The Beige Lantern
While most platformers traditionally focus on advancing across a screen from left to right, SHIO’s claim to fame is its use of chain jumping mechanics to move your character up the screen. The game doesn’t feature any enemies to fight and your character’s only ability is to jump and bounce off of a variety of lanterns. Aside from chain jumping, the game is very focused on momentum and pixel-perfect accuracy. Levels leave very little room for error, and even less so if you choose to play the game on its Hard mode called “Deep Sleep.”
This means that trial and error are all part of the experience, and Coconut Island Games is deserving of praise for making it incredibly easy to get back into the action. Death is handled the same way as titles like Super Meat Boy or Celeste where there’s no penalty and no load time involved with death.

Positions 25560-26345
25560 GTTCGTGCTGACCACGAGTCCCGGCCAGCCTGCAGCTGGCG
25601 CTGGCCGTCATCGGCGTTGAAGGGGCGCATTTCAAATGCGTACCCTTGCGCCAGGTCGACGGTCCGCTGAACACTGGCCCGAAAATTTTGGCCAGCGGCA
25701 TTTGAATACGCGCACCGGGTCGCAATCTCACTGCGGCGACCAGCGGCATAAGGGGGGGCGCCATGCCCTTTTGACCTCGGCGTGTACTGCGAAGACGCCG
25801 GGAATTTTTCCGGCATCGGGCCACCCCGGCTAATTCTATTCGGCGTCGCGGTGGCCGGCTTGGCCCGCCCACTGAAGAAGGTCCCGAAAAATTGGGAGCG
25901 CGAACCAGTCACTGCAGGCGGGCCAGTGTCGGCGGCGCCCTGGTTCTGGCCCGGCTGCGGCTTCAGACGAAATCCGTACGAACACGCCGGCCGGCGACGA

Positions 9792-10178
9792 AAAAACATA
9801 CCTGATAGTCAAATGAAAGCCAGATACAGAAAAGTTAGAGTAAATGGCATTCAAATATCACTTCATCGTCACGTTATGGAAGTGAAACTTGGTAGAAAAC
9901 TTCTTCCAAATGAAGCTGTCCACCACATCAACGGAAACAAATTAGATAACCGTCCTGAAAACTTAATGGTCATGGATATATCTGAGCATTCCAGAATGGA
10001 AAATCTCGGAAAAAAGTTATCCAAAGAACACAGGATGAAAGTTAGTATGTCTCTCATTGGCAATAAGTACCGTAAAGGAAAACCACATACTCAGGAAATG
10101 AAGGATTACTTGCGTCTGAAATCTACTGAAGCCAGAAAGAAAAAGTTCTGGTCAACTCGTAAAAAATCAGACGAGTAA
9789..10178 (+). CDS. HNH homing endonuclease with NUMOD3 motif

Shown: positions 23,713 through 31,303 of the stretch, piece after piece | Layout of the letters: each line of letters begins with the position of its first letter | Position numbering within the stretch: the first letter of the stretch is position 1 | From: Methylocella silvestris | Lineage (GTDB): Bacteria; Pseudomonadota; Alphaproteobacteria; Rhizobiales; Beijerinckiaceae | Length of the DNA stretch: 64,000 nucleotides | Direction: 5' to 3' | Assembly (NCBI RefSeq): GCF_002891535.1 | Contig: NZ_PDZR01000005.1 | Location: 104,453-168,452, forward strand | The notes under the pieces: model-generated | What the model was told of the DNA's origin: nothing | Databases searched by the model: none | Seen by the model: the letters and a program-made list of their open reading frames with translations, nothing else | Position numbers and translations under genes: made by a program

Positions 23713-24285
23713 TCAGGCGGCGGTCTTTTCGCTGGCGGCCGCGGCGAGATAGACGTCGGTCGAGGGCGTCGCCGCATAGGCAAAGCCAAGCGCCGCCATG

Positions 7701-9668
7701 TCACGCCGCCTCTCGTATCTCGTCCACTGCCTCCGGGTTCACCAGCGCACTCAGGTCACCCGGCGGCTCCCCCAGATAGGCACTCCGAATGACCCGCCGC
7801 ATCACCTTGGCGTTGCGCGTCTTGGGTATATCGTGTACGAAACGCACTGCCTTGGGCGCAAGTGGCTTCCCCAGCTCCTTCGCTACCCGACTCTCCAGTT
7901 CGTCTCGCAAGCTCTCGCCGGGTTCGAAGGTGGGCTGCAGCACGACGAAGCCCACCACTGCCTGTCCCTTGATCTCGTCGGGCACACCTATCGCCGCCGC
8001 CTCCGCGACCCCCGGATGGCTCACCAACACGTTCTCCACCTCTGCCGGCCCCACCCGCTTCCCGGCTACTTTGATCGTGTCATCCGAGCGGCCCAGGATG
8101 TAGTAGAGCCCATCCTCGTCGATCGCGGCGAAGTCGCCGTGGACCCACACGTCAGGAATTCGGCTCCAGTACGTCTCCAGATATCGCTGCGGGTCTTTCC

One of SHIO’s biggest strengths is taking a page out of the World 1-1 book from the original Super Mario Bros. The game does an excellent job of slowly introducing new mechanics to players and gradually ramping up how often you’re seeing them and what other obstacles they’re interacting with. Despite being gentle about introducing new obstacles, difficulty ramps up quickly and SHIO is a fairly challenging game even for seasoned players. There’s a real sense of satisfaction that comes from completing a particularly challenging level or beating the average time (known as the Tiger Score) presented at the end of each run.